Big 12 officials meet to discuss possible departures of Oklahoma and Texas to SEC
A little more than a week after Texas and Oklahoma officials met with Big 12 presidents and chancellors to discuss potential moves to the SEC, the two schools appear to have generated enough interest in the league to justify a full-fledged meeting next week. “We’re very optimistic about what happened (Wednesday) night,” Big 12 commissioner Bob Bowlsby said. “We expect that we’ll have a meeting next week. There are some issues that we’ll continue to work on before we get to that meeting. We don’t know what those issues are yet.”
10:00 p.m. Eastern Time
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Senior Writer for ESPN
- Senior writer for college football
- Author of seven college football books
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While Big 12 officials continue to seek answers from Oklahoma and Texas regarding their potential moves to the SEC, the league made it plain on Thursday that it expects its marquee schools to follow the conference’s rules and television contracts.
On Thursday evening, the Big 12 athletic directors and their respective institution presidents and chancellors convened a videoconference to discuss the potential changes. According to reports, both OU and Texas were invited to the meeting but refused to participate in the call.
“There is an understanding that institutions may operate in their own self-interest,” the Big 12 stated in a statement to ESPN. “However, there is an expectation that members conform to Conference rules and the enforcement of Grant of Rights agreements.”
According to the Big 12’s rules, any member who wishes to leave must give the league at least 18 months’ notice. There’s also a hefty departure cost: leaving schools must pay the league a “commitment buyout fee,” which is the total of distributions that would otherwise be given to the institution during its last two years of membership. According to the bylaws, “all distributions of any kind that would otherwise have been made to the withdrawing member during the interim period” between the notice date and the actual departure date “shall be deemed to have agreed to forfeit all distributions of any type that would have been made to the withdrawing member during the interim period.”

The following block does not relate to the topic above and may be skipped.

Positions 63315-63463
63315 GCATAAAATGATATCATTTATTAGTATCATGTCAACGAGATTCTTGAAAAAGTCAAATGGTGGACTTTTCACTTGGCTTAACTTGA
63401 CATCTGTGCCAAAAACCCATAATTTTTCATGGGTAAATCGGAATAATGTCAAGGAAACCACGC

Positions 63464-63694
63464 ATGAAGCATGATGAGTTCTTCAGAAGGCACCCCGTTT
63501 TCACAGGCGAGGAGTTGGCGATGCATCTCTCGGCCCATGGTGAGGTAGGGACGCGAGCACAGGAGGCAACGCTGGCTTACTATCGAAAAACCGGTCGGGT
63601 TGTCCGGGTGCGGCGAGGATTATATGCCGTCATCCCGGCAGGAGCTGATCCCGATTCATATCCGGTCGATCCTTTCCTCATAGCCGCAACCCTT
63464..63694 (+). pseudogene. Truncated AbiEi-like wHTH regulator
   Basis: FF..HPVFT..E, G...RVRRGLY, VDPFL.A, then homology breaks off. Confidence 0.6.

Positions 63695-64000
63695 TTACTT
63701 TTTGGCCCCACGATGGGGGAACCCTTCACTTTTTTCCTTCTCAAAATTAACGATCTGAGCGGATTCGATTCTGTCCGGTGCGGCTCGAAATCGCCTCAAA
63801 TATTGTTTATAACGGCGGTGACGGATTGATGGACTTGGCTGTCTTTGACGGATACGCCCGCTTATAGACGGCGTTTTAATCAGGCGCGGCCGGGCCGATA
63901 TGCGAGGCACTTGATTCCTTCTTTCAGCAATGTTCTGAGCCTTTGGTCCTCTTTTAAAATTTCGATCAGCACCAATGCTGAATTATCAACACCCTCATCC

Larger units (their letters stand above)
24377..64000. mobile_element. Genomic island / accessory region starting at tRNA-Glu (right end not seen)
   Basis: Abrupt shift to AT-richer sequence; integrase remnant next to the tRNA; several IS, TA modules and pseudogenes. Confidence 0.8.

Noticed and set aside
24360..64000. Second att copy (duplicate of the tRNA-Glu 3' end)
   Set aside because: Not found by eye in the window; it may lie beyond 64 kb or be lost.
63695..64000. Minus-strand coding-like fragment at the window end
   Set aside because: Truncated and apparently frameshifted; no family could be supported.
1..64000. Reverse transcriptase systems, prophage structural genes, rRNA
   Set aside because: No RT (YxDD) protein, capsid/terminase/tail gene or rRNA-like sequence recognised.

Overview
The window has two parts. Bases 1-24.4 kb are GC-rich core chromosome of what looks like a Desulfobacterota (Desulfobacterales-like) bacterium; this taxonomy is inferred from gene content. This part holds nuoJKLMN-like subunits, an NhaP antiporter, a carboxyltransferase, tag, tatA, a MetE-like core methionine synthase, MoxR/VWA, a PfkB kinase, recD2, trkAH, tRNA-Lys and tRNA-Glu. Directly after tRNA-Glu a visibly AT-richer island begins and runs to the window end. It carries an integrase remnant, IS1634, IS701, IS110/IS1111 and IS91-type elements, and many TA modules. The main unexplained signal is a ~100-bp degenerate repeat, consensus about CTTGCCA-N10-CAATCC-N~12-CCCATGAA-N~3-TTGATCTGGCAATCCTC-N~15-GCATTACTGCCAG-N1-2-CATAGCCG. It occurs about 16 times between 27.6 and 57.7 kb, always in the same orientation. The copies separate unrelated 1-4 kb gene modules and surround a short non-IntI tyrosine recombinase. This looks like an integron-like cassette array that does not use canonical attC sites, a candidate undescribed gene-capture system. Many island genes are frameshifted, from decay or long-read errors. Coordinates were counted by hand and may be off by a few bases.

The Big 12 disbursed $38 million to its members last year, the third-highest amount among Power 5 conferences, meaning Texas and Oklahoma would owe nearly $76 million apiece.
Both institutions have refused to comment beyond comments made on Wednesday, so it’s unclear if they’re aware of the consequences. According to one source, the Big 12 addressed the potential of generating additional income for Texas and Oklahoma if their desire to leave is purely financial.
OU and Texas also agreed to a grant-of-rights deal with the Big 12, granting the conference first- and second-tier media rights for football and men’s basketball through June 30, 2025. That implies that until the deal expires, the Big 12 will retain ownership of the schools’ broadcast rights for those sports, even if they are no longer members.
During Thursday’s meeting, conference officials also touched on what the Big 12 could do if OU and Texas leave, with one source saying that this included looking into if additional Power 5 teams might want to join, or whether colleges like UCF, Houston, Cincinnati, or BYU would be good additions. Even if OU and Texas opt to remain, there was some interest in adding two more teams during the meeting.
However, none of those discussions got traction since the next stage is to figure out OU’s and Texas’ intentions — as well as their reasons.
According to one source, the next 48 hours will be crucial in addressing that question.
“We need answers sooner rather than later,” one insider added, “and right now we don’t have any.”
“The eight members firmly want to maintain the existing makeup, which has shown it can compete at the top levels,” the Big 12 stated in a statement to ESPN after the meeting.
“Intercollegiate athletics is through a period of significant transition, which offers both possibilities and challenges, and the Big 12 Conference looks forward to continuing to play a key role in its development.”